Getting the best dental impressionHere is a great resource from 3M Espe
For the full printable download please click the file below
Here is a text only version.
Triple Tray Impressions
Many of our dentists use triple tray impressions routinely, we have a strict protocol
for handling them in the lab to ensure they do not distort and that the bites locate
However, we prefer to pour 2 models of every case; one to work on and one as a check
model - as can be seen from the image above, triple tray impressions often tear
making a second pour impossible.
Triple trays have to be poured in plaster with both arches together, this way a
lock can be made to locate the bite. However, if the patient bites through the tray
and makes a hole the plaster runs through. The hole can be seen on the image above
in the 5 region.
This image shows the resultant model, the yellow area on the 5 is where the opposing
die stone has run through. This means that anywhere where there is a hole the models
lock, this causes the model to break in this area and ultimately can lead to inaccuracies.
If you take this style of impression be please ensure that:
1. There is an adequate thickness of impression material to prevent distortion
2. The type of tray used has an imperveous membrane between the arches to prevent
the models locking
3. The impression material is stuck to the tray
The problem with quadrant impressions is achieving an accurate bite. even with a
good squash record the models have a tendency to rock. If, as a dental team, we
are looking for the highest quality we would like to recommend that we find an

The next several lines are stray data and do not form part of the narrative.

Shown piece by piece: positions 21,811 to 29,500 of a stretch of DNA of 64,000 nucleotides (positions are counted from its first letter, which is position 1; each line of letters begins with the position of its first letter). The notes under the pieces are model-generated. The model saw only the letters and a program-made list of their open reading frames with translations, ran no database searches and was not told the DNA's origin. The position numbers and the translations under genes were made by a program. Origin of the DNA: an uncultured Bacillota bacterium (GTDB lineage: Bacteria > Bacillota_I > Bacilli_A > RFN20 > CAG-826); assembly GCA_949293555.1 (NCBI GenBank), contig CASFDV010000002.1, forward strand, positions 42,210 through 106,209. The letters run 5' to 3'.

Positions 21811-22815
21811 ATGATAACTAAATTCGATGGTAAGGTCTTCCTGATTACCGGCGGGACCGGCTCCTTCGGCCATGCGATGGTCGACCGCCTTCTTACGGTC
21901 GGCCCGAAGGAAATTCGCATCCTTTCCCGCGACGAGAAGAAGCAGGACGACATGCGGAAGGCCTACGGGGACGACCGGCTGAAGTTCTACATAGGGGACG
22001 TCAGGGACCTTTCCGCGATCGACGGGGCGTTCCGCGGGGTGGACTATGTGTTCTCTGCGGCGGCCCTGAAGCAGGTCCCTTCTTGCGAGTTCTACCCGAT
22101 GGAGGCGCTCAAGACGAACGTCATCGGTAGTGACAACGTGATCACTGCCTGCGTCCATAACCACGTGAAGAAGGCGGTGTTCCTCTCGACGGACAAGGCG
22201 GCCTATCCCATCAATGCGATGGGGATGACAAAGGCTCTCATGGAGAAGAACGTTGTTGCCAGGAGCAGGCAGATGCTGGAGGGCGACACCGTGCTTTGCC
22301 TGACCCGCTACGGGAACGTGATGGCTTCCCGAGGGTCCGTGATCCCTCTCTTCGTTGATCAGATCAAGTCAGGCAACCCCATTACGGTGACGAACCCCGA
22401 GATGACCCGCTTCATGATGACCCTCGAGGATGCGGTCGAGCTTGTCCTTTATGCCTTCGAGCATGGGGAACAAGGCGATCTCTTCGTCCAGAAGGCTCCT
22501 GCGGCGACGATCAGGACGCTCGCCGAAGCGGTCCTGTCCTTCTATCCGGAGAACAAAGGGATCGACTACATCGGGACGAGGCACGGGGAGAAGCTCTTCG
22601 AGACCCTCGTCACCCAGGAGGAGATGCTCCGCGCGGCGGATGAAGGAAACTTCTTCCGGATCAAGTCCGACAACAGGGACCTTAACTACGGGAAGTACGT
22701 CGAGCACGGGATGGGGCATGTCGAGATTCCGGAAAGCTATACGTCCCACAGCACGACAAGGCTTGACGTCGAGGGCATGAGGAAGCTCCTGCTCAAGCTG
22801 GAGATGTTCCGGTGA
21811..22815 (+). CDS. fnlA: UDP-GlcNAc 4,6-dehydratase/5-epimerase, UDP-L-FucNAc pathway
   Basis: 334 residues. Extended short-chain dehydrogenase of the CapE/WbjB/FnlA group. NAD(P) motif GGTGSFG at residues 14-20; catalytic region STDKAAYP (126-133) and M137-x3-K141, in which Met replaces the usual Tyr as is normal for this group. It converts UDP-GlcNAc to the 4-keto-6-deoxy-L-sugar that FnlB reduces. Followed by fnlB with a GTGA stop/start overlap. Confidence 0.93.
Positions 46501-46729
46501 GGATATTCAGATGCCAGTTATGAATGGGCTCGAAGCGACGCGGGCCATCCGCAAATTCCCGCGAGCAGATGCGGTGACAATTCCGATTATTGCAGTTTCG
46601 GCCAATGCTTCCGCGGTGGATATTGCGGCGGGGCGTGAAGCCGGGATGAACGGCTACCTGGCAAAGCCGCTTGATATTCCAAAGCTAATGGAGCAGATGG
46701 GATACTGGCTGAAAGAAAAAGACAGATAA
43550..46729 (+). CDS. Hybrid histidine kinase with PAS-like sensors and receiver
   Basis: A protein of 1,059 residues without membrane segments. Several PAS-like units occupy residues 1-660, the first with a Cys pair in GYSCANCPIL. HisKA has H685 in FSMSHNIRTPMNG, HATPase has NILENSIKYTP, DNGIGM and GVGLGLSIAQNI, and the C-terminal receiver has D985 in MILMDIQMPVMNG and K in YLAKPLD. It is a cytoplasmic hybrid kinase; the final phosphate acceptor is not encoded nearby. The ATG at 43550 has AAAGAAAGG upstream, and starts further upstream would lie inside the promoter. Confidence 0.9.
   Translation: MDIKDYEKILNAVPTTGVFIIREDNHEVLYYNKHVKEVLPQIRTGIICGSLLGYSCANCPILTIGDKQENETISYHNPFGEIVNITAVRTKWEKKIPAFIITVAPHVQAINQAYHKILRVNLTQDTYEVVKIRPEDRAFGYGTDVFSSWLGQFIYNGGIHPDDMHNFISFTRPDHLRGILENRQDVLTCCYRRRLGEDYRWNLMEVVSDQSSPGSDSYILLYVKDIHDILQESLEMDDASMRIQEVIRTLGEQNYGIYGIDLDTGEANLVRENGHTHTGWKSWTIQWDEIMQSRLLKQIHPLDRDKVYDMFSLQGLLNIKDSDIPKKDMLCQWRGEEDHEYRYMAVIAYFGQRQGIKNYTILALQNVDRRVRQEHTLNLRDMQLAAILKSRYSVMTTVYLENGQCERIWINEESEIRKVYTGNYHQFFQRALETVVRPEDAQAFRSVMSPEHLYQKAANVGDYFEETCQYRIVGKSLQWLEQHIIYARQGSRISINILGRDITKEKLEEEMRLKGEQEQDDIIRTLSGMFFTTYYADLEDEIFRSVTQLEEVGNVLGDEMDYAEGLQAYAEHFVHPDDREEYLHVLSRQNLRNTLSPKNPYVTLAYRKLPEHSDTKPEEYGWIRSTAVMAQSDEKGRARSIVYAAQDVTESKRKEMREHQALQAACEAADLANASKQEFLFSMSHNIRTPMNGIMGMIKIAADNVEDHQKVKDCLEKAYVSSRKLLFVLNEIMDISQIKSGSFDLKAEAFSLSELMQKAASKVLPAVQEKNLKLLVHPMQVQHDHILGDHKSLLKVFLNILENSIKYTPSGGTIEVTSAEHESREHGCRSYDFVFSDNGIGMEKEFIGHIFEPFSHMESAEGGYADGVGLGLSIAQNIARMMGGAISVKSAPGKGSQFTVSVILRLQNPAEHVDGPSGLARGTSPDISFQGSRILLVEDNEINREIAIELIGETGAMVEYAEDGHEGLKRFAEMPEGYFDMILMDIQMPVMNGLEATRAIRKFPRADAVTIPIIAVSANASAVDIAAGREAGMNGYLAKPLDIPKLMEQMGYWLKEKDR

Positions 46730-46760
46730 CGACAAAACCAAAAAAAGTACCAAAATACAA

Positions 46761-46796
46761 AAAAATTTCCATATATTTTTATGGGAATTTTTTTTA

alternative to quadrant impressions.
Another problem with quadrant impressions is there is half the arch missing...obviously!
This means we can only equilabrate the restoration in working side occlusion, we
are not able to do balancing side as the teeth which provide the guidance for this
are missing. Once again this can lead to a compromise in quality.
The impression in this photo is also so small that we have very little to go on
by way of reference. We can so few teeth that even a working side occlusal balance
will be difficult to achieve.
Lack of impression detail
Visual Appearance: Muted detail reproduction.
Result: Crowns may be too tight, or loose, and not fit correctly.
CAUSES & SOLUTIONS
For Polyether materials
with pH < 4 inhibit setting reaction, most commonly by contact with
acidic retraction materials and hemostatic agents containing
epinephrine or ferric sulfates.
Use retraction materials having pH ≥ 4.
Select retraction materials and hemostatic agents not containing these chemicals.
remove, and dilute hemostatic solution from the preparation with water
spray andsuction. Dry before taking the impression.
For all impressions
Impression material stored at elevated temperature.
Store impression material at room temperature.
Impression material stored at too low a temperature (prolongs the setting reactions,
changes viscosity and requires exceptionally
high extrusion forces for automix materials).
Keep impression material at a temperature of
18°C/64°F at least one day prior use.
Thick blood/saliva pooled around prep.
Remove blood and saliva prior to making impression.
Use 2-step impression technique.
Inadequate retraction of sulcus around prep.
Use good retraction technique, with proper moisture control.
Exceeding the working time.
Follow manufacturer's working time specifications.
Choose material with longer working time.
Inadequate disinfection effects surface quality (detail reproduction) and
Use water based disinfectants according to FDA guidelines.